1. (Reading Assignment) Read Sections 8.1, 8.4, and the wikipedia entry on Optimal Sequence Alignment Problem (in class we described it as a minimization problem D(i,j), here it is described as a maximization problem F(i,j), the code is nearly the same, except the max in the pseudocode would be a min for us, and for us a high number is a large penality, whereas in the online presentation a low number signals bad alignment).
2. (Binomial Coefficient, Done Right, 17pt) In your discrete math classes you should have encountered the binomial coefficient, typically written and defined as:
(the symbol on the left is read "n choose k", the exclamation mark is the factorial function). To avoid awkward typesetting, I'll write it as a function B(n,k). It counts the number of ways you can choose k elements out of a set of n (distinct) items. E.g., B(n,2) is the number of (unordered) pairs of n items, or, in other words, the number of edges in a complete graph Kn.
a) [2pt] Implement B(n,k) using the factorial definition. Do you see any issues with this way of calculating the binomial coefficient? Hint: try values of k which are very small, or very close to n. What happens in those cases? If you're using Python, use "from math import factorial" to get the factorial function.
b) [3pt] A better definition of B(n,k) is the recursive one: B(n, 0) = 1 for all n, and B(n,k) = B(n-1,k-1) + B(n-1,k), where we assume n >= k (otherwise, B(n,k) = 0). Implement a recursive function for B(n,k) using this definition. Do you see any issues with this way of calculating the binomial coefficient? Hint: when do the running times start blowing up?
c) [8pt] Implement a dynamic program that calculates B(n,k) based on the recursive definition in b), and see whether it can deal with the inputs that caused trouble in a) and b). Hint: this is a two-dimensional problem, so you'll need a two-dimensional table.
d) [2pt] What is the asymptotic running time of your program in c)? (Express in terms of n and k.)
e) [2pt] How much space does your program in c) use? (Express in terms of n and k). Can this be improved?
3. (Word Chain, 18pt) A word chain is a sequence of words in which the last letter of a word is the same as the first letter of the next word, for example, ['hello', 'oracle', 'exit', 'train', 'night'].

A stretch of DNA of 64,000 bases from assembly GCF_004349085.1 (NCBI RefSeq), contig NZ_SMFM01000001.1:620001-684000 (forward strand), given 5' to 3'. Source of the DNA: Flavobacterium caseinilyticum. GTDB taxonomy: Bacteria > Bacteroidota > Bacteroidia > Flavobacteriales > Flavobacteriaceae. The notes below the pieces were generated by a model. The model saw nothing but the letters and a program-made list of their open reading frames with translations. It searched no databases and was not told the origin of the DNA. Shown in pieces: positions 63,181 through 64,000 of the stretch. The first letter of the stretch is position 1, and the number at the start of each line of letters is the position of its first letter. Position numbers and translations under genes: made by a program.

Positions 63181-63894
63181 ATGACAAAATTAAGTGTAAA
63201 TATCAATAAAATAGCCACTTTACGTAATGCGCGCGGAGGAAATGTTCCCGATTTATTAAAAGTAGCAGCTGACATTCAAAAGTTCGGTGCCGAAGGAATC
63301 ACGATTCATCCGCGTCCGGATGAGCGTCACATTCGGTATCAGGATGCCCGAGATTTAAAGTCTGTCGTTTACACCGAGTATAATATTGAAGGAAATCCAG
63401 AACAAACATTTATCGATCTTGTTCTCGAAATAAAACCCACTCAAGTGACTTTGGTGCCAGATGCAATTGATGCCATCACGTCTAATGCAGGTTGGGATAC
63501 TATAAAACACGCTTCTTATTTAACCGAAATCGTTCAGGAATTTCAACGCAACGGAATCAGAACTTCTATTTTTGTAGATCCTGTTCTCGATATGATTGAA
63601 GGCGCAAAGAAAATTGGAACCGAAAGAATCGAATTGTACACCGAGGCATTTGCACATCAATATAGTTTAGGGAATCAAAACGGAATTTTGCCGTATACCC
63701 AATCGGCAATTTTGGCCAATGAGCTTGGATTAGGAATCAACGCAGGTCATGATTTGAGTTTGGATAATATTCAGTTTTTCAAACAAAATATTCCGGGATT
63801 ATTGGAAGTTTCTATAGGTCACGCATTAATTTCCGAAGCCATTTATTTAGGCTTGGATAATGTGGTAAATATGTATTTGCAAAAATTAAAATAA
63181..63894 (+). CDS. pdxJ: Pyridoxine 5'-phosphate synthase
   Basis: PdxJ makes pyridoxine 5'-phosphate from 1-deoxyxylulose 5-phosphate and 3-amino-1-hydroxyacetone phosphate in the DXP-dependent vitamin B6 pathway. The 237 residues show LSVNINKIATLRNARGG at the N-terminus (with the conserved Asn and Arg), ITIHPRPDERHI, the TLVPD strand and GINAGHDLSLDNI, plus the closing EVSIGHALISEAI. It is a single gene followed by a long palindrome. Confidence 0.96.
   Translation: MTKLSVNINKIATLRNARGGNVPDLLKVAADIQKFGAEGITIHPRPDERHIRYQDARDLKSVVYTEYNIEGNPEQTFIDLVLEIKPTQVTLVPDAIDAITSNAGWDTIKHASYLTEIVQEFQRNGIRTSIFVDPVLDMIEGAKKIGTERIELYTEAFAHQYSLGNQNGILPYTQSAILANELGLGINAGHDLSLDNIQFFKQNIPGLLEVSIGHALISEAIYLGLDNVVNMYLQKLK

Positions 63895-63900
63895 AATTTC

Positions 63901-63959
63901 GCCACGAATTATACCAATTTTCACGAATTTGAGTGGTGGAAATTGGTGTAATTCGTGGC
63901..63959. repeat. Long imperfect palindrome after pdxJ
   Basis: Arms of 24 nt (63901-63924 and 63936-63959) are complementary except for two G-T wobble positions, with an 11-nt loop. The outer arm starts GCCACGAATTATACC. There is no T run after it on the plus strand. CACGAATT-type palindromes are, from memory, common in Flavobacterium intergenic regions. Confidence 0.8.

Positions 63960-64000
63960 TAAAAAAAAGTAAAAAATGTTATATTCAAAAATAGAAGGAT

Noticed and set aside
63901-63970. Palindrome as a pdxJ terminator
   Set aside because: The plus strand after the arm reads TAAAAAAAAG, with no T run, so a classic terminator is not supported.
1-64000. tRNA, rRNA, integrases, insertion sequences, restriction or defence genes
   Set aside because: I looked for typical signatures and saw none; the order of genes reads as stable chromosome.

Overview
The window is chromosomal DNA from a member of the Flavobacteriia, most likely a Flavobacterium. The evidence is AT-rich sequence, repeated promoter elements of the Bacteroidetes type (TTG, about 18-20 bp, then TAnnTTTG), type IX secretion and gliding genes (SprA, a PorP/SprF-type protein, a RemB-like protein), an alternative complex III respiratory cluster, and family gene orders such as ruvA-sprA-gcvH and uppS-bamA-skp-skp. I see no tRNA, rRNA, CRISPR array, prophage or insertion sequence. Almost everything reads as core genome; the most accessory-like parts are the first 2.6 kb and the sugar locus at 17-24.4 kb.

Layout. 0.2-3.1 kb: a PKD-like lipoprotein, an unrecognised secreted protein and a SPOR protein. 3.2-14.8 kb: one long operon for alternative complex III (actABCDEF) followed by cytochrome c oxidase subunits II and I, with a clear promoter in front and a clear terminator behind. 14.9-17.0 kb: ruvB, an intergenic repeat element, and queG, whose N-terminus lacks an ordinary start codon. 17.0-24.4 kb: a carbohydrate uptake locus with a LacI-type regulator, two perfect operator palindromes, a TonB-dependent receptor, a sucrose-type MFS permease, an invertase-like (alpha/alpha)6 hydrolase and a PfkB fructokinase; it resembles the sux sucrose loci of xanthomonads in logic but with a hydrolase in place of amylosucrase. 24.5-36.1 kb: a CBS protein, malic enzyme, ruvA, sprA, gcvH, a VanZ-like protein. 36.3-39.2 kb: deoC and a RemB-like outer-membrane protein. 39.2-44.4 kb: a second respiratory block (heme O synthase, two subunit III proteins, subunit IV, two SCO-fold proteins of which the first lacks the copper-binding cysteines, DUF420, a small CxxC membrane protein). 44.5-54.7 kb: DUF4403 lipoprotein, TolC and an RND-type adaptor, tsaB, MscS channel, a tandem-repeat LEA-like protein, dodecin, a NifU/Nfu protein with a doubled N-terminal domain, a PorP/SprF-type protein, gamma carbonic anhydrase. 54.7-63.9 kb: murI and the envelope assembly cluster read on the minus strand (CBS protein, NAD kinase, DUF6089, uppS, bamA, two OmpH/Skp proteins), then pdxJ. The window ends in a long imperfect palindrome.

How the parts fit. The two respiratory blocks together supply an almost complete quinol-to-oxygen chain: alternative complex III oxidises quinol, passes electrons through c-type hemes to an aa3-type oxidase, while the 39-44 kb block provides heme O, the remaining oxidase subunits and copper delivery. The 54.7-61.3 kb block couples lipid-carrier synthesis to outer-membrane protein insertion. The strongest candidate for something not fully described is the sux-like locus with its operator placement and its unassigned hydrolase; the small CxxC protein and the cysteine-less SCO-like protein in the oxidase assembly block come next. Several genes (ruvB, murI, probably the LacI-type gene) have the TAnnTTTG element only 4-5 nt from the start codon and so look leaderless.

You are given a list of words, and find a longest subsequence of that list which is a word chaing. For example, you may have the list
lst = ['dowser', 'rogue', 'buddy', 'eel', 'yarn', 'elven', 'rocky', 'spoonerisms', 'premise', 'conflicts', 'compacter', 'backwood', 'rubbly', 'groat', 'nights', 'swapped', 'eagle', 'dilapidated', 'break', 'simple']
In that list, there is a six word chain, namely ['dowser', 'rogue', 'elven', 'nights', 'swapped', 'dilapidated'].
We want to develop, and implement a dynamic program that finds the length of such a longest word chain.
a) [5pt] Here are two possible choices for D[i], one good, one bad:
D1[i] = length of the longest word chain in the first i words of lst (lst, lst, ..., lst[i-1]).
D2[i] = length of the longest word chain in the first i words of lst (lst, lst, ..., lst[i-1]) which ends at lst[i-1].
Using the list lst above, compute, by hand, a couple of the values of D1[i], and D2[i], for small i, sufficiently many so you can answer the following question:
b) [5pt] With your choice of D from a), write down the recursive definition of D (including the initial values). Verify with the values you hand-computed in a) that the definition is correct.
c) [5pt] Implement your dynamic program from b) so that it takes as input a list, and as output returns the length of a longest wordchain within that list. You can test with my (randomly generated) word lists (solutions in comments).
d) [2pt] What is the asymptotic running time of your dynamic program in the parameter n = len(lst)?
e) [1pt] How much space does your dynamic program use (express in the parameter n = len(lst))?
f) [Extra Credit, 6pt] Extend the program from c) so it actually returns a longest word chain, not just its length.